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Everything you need to know about Heat Treated Gemstones

What is heat treatment? And is it bad? Join our expert Gemmologist Lily, to discover everything you need to know about heat treated gemstones.

Everything you need to know about Heat Treated Gemstones

Guide to Heat Treated Gemstones 

If you’ve been doing your research into gemstones, then you’ve likely come across the fact that many gemstones are treated. But what does that mean? And is heat treatment an acceptable practice? Let's dive in with Gemmologist Lily, and discover everything you need to know about heat treated gemstones! 

 


What are Gemstone Treatments

First up let's discuss gemstone treatments as a whole. The important thing to bear in mind here is that there are different levels of gemstone treatments. Some of which are totally acceptable practices, and some treatments which definitely are not, such as resin filling (unless stated by the seller, with a reflective price).


Heat-treatment of gemstones is one of the acceptable practices. It is widely used in the industry by all manner of luxury jewellers. Most commonly, it is used with Corundum aka Rubies and Sapphires, to enhance their colour and clarity. 

 


What does heat treatment consist of?

Heat treatment of a Sapphire or Ruby is the recreation of what happens geologically in the ground during crystal growth. Gemstones crystallise under intense heat and pressure. If a Blue Sapphire crystal is mined from the ground and has a few inclusions or a slightly inconsistent blue colour, then the miners may deem this stone as needing a little more incubation time to maximise the clarity and colour. 


What happens then, is the crystal is essentially put into an oven at 1000+ degrees celsius, for a period of time. The amount of time they are in this environment depends on the original crystal, some sapphires will be ‘lightly heated’, and others will be heated a little more. 

 


Is heat treatment bad?

Heat treatment is an acceptable practice and there are two clear reasons why. The first is that all the practice does is recreate a natural process. By looking at certain inclusions, a gemmologist can tell you whether or not a Sapphire or Ruby has been heated, but they will not always be able to tell you whether or not a gemstone has been heated naturally or by human intervention. The second reason this is an acceptable practice is because there are no outside chemicals used when just heating a Ruby or Sapphire.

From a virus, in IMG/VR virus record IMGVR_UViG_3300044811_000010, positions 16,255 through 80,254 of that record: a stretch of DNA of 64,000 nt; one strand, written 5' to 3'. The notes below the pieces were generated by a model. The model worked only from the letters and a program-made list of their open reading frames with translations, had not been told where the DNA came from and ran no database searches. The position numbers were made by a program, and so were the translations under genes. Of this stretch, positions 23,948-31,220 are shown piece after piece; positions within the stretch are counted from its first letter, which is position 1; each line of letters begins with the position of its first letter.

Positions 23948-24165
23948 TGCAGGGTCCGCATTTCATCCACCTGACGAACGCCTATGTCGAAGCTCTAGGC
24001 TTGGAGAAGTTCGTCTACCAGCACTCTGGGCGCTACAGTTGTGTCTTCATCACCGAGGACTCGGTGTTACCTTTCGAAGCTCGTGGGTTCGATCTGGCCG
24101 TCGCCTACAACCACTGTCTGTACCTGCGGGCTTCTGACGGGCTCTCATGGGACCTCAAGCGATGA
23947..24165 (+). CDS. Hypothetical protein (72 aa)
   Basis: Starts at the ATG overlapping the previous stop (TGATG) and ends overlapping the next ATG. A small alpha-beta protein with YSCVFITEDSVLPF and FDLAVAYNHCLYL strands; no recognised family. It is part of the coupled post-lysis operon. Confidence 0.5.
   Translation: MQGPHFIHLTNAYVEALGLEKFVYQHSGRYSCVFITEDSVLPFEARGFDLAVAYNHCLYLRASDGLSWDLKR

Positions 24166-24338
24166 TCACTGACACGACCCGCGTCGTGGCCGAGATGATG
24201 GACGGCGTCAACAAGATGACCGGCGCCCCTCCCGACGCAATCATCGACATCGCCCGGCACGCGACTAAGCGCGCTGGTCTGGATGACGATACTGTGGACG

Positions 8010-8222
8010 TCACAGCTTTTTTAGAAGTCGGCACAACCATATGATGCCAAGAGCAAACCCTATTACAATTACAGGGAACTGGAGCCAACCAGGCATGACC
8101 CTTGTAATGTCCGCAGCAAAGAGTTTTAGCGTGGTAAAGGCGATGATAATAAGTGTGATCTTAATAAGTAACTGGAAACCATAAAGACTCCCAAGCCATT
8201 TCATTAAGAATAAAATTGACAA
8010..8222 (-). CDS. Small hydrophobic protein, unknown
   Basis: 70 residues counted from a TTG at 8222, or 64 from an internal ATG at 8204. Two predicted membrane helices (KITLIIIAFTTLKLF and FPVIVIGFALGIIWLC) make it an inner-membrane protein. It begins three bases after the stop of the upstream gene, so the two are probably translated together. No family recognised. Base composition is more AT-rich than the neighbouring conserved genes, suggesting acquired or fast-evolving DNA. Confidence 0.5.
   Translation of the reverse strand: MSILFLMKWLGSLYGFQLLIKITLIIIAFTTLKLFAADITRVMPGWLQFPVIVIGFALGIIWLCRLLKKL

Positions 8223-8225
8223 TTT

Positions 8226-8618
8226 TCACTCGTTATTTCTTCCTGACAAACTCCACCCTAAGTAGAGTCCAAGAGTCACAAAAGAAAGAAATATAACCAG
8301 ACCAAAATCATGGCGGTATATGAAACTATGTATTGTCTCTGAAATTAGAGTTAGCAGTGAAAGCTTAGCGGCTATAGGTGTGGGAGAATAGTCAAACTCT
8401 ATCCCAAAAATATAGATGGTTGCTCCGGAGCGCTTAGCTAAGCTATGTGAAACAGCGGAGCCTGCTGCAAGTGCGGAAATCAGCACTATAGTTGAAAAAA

There are some instances where a Sapphire may be heated with beryllium (Yellow Sapphires for example), but this isn’t a standard heat treatment practice and the Sapphire will therefore come under as a ‘beryllium treated’ stone, rather than a heat treated stone. As there are no outside chemicals used in a standard heat treatment practice, this also means the treatment is stable, meaning your Ruby or Sapphire will not alter or change in appearance over time. 

 



Are other gemstones besides Rubies and Sapphires heat treated? 

Yes -  most gemstones crystallise under intense heat and pressure, and therefore heat treatment can be used to alter the colour and clarity of Amethysts, Citrine and Tanzanite to name a few. 

 


Does a heat-treatment reduce a gemstone's value?

Heat-treated gemstones are not necessarily valued less, but unheated gemstones do carry a premium, especially if good quality. Quality is a slightly separate subject however, as regardless of whether a Ruby or Sapphire is heated or not, the quality grading system remains the same. 


What’s important to know is that the majority of gemstones on the market, and in particular Rubies and Sapphires, have had some form of heat treatment. This is to ensure you are getting the best quality stone on the market, to love and cherish for generations to come! 

 


Are Fenton Gemstones Heat Treated?


For the reasons discussed above the majority of our Sapphires and Rubies will have received some level of heat treatment - with the aim of always providing you with the best balance of price, colour and clarity for your gemstone! 


Occasionally our Aquamarines may also have received heat treatment, however this is far less typical. Treatments aren’t often necessary for our Garnets. And our Emeralds only receive colourless cedarwood oil treatment. And of course our expert gemmologists in our concierge team are always happy to answer any questions about your specific gemstone!